Honoring the Symbol of a Person’s Service »Albuquerque Journal
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She found the military uniform in the closet of a house that was being emptied for sale.
Too much time has passed – she’s guessing maybe eight to ten years now – that she can’t remember many details of how she became the guardian of the uniform, still in excellent condition, medals shiny, ribbons crisp as well the way she found it in that bedroom closet in a house somewhere outside Barcelona in the South Valley.
“These people had a flea market and I stopped by to look around,” said Debbie Garcia. “I made people the owners and they got rid of everything. They had apparently rented it out and the last people had been there for a while and then suddenly flew off. “
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There was a pile of things outside – furniture, clothes, a bed, a table, a few toys. Items from the house were also sold, including clothes that were still hanging in the closet.
Her eyes immediately shifted to the uniform, a blue Air Force tuxedo with epaulettes, a fruit salad of bars and medals, and the chevron with five striped sleeves that represented the rank of technical sergeant.
The uniform also had a name tag: Lawing.
It wasn’t the only item with that name. In one of the pockets Garcia found a wad of old ID cards for two men with the surname Lawing. One was Hugh L. Lawing, an elderly man who, if the given date of birth was calculated, would be 108 years old.
The other was James D. Lawing, whom she believed to be the owner of the jacket based on several U.S. Army IDs. They were old cards, the latest with an expiration date of December 17, 2006, that listed Lawing as TSGT / RET, a retired technical sergeant.
From the cards she could read a lifelong service, the photos on the ID cards showed the aging of a young man over the course of his military career. Lawing had also been linked to Boeing, TRW and GenCorp Aerojet, according to IDs.
He had a Florida gun license that expired in 1984 and a Missouri driver’s license that expired in 2005.
According to the given date of birth, he would now be 74 years old.
Garcia spent years trying to find Lawing to give him back his jacket. She wondered how it had ended up in that closet in that South Valley house. She wondered how Lawing got to Albuquerque. None of the IDs indicated a local connection.
“So I thought maybe Kirtland Air Force Base,” she said. “But when I called, they said they didn’t have any records and couldn’t help me. They told me to just throw it away. “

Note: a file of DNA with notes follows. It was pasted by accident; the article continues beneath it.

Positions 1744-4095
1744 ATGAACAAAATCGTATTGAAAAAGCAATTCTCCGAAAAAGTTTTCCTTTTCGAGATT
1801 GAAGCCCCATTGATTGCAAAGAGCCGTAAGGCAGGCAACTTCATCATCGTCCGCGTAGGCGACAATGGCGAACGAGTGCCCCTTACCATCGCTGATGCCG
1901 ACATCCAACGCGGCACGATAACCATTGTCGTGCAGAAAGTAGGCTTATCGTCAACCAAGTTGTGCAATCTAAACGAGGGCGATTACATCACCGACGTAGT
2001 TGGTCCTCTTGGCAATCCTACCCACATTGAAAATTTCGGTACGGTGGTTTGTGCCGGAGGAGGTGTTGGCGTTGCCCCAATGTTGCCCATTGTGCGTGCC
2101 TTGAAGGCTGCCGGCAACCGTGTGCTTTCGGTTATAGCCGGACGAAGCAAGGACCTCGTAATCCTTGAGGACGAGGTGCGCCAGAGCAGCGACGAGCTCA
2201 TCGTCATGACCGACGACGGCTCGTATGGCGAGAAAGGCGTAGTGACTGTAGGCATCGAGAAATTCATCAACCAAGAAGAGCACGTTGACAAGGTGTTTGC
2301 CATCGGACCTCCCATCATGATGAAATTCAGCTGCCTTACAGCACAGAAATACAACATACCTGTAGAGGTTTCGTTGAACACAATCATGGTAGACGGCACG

But she couldn’t.
“My father and brother were both in the army and I know what those medals would mean to them,” she said. “If you serve your country, it matters. You don’t just throw all that away. “
So she kept looking. But she admits that she doesn’t know much about how to search for a person, how to navigate the internet. So she asked me to help.
“If he’s no longer alive, his children or relatives may want that back,” she said.
In doing research, I learned that Hugh Lawing was a well-known photographer in Batavia, New York. He married Laura May Wilkie in 1937 and the two eventually settled in St. Louis.
James was her son. He was 16 years old when his mother died of complications from diabetes.
Hugh spent his final days in an assisted living home in a suburb of St. Louis, St. Charles, Missouri. He died in 2006 at the age of 93.
Information on James Lawing was more difficult to come by. Apart from the IDs and badges in the Air Force jacket pocket, there was hardly a trace of paper on it.
But I think I found him while he was living in a high-rise building on Florida’s east coast. I spoke to the front desk staff at the apartment complex who confirmed that he lived there. She said she would send him a message for me. I also left him several messages, but apparently his cell phone is turned off. Emails were returned as undeliverable. Since I haven’t spoken to him yet, I’m keeping his current whereabouts vague so that my dear detectives among you don’t have to try to track him down unless you know him personally.
Someday – hopefully soon – we’ll reveal the secret of how the Air Force jacket and all the IDs were hung in a closet in South Valley. One day Garcia will have the chance to return the jacket to its rightful owner if he wants it.
But what I found is a woman who went to so much trouble to honor a military man for so long. She felt it was her duty to look after a stranger’s belongings. She felt it was right to honor the symbol of his service rather than simply throwing it away.
No matter who he is or what we learn about him and the jacket, Garcia is the real find here.
UpFront is a news and opinion column on the front page. You can reach Joline at 730-2793, [email protected], Facebook or @jolinegkg on Twitter.